One thing that I feel is a bit more important is the Ducky firmware isn't customizable. This doesn't sound like too big of a deal, but once you've dabbled with hardware remapping and layers it's hard to go back. For example, one of the things I've been consistently doing is configuring it so that holding caps lock and pressing WASD causes it to send directional keys (with Q/E being pgup/pgdn and R/F being home/end). Seems like a small thing, but it's very convenient to be able to page through a document or source code file without your hands leaving the home row.

That said, there is a pretty big cost difference. With the Ducky boards you get everything you need for $150. With the others you get just the base keyboard (no switches or caps) for the same price or more. That said, if I add up the amount of money I spent on shitty mechanical keebs (SteelSeries 6Gv2, WASD Code, Logitech G920...probably $400-500 total. None of them were all that good and two of them failed after only 13-18 months) I could have easily bought a good one years ago and ultimately spent less money overall. Thing is, you could have the most awesome switches in the world, but if you plug them into a less-than-ideal base they're still not going to feel all that great, y'know?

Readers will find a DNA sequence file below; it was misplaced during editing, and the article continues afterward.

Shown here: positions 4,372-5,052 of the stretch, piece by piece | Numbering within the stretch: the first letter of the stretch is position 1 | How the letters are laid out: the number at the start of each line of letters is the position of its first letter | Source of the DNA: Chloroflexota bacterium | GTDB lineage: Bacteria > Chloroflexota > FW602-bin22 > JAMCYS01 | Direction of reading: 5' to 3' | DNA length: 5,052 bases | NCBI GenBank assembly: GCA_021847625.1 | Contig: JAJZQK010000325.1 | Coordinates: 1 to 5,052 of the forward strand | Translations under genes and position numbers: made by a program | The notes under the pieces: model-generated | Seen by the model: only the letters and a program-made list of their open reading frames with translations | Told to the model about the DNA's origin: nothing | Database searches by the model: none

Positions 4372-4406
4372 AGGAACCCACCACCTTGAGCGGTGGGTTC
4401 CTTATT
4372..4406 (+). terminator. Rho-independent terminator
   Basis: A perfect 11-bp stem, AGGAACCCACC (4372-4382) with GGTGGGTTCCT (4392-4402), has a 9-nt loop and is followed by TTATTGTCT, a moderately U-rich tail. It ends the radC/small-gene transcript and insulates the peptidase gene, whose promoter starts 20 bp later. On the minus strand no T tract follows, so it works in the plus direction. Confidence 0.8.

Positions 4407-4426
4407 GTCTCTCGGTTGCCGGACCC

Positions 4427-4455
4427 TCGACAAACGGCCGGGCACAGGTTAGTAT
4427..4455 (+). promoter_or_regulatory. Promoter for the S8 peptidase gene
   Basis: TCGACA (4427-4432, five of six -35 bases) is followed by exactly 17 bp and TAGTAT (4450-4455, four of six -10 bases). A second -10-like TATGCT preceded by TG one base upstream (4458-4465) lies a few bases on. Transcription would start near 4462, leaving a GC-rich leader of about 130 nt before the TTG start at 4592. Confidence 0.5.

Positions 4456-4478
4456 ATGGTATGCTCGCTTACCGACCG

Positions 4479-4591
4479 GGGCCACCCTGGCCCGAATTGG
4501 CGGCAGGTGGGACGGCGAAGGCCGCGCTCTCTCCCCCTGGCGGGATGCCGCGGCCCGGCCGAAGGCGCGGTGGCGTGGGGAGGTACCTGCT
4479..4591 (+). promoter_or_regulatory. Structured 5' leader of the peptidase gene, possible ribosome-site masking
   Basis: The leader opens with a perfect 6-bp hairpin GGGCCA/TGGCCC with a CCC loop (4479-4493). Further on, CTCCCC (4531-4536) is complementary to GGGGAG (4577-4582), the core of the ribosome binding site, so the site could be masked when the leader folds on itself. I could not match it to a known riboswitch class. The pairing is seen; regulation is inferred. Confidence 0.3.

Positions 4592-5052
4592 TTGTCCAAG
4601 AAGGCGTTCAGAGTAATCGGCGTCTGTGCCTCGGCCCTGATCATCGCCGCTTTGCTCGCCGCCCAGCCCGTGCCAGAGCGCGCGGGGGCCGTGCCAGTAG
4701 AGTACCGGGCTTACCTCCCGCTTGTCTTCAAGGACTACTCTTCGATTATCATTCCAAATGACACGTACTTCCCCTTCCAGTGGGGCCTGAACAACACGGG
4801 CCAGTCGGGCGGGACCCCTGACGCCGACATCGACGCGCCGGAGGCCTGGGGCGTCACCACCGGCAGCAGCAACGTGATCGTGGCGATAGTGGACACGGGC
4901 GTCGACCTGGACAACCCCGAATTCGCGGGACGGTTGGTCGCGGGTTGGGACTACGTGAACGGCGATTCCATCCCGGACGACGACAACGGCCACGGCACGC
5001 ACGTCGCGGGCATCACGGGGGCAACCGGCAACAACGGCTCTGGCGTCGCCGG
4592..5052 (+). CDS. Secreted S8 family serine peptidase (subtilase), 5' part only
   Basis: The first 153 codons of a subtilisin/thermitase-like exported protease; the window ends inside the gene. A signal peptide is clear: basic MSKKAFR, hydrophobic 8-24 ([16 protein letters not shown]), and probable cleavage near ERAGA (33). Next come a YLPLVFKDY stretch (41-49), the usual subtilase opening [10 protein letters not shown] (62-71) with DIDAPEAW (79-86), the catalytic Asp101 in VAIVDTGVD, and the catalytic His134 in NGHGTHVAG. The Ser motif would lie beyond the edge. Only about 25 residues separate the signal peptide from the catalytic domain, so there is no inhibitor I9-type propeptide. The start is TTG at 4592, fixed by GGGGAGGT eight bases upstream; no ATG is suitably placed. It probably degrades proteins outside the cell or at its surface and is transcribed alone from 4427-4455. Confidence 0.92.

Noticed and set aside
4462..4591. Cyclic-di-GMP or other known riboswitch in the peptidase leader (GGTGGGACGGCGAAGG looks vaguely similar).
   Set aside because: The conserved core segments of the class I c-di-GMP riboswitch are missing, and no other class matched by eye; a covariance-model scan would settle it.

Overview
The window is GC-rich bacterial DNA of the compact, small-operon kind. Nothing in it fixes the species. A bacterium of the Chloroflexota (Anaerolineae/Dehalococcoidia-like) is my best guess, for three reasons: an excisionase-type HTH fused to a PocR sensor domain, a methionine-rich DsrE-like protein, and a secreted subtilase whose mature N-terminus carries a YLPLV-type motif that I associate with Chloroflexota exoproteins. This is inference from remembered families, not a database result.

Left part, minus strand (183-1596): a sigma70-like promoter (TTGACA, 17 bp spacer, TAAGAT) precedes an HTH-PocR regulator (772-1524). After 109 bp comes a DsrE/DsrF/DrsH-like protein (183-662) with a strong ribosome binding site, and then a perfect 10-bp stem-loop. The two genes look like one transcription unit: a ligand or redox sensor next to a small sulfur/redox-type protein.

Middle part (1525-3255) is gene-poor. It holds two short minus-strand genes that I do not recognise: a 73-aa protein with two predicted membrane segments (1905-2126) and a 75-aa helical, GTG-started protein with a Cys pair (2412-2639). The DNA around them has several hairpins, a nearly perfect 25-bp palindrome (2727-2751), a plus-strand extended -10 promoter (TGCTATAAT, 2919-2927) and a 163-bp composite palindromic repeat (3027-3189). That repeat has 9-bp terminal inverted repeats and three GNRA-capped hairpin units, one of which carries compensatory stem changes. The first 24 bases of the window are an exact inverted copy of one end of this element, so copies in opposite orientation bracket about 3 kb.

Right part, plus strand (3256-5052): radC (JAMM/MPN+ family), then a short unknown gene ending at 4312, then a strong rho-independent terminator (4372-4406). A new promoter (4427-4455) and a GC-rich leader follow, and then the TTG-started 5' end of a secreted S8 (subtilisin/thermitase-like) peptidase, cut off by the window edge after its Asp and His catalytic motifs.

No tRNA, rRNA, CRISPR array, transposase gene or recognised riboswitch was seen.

Also, yeah, I would consider hotswap to be mandatory. Switches do fail prematurely (one of my Kailh Polia's developed chatter after about 6 months), and it's nice to be able to just yank them out and swap them without having to bust out the soldering iron. That being said, just because you can swap them out doesn't mean that it's particularly easy. You basically have to take a metal tool and pinch these two little clips on the switch down, then pull them free of the plate and board. It's not too difficult, but then you have to repeat that another 79 times (not to mention having to remove the keycaps, then install the new switches and such). It's pretty tempting to mess with new switches once in a while, but make sure you 1) have good tools and 2) are willing to dedicate 30-45 minutes to the process.

Still, even knowing that I can't help but order neat-looking tactile/clicky switches that pop up on Drop to take them for a spin. That's how I ended up with these Polias, and they're some of the smoothest switches I've used (I still really like the crisp tactile bump that the Zealios V2s have, though...).

One thing that does make this a bit more pleasant is a switch tester. These are essentially keyboard shells that you can mount switches into so that you can get an idea of how they're going to feel. Most of them also include a bunch of switches so that you can mess around with a bunch of them. I ended up snagging this one from KBDfans that's pretty nice: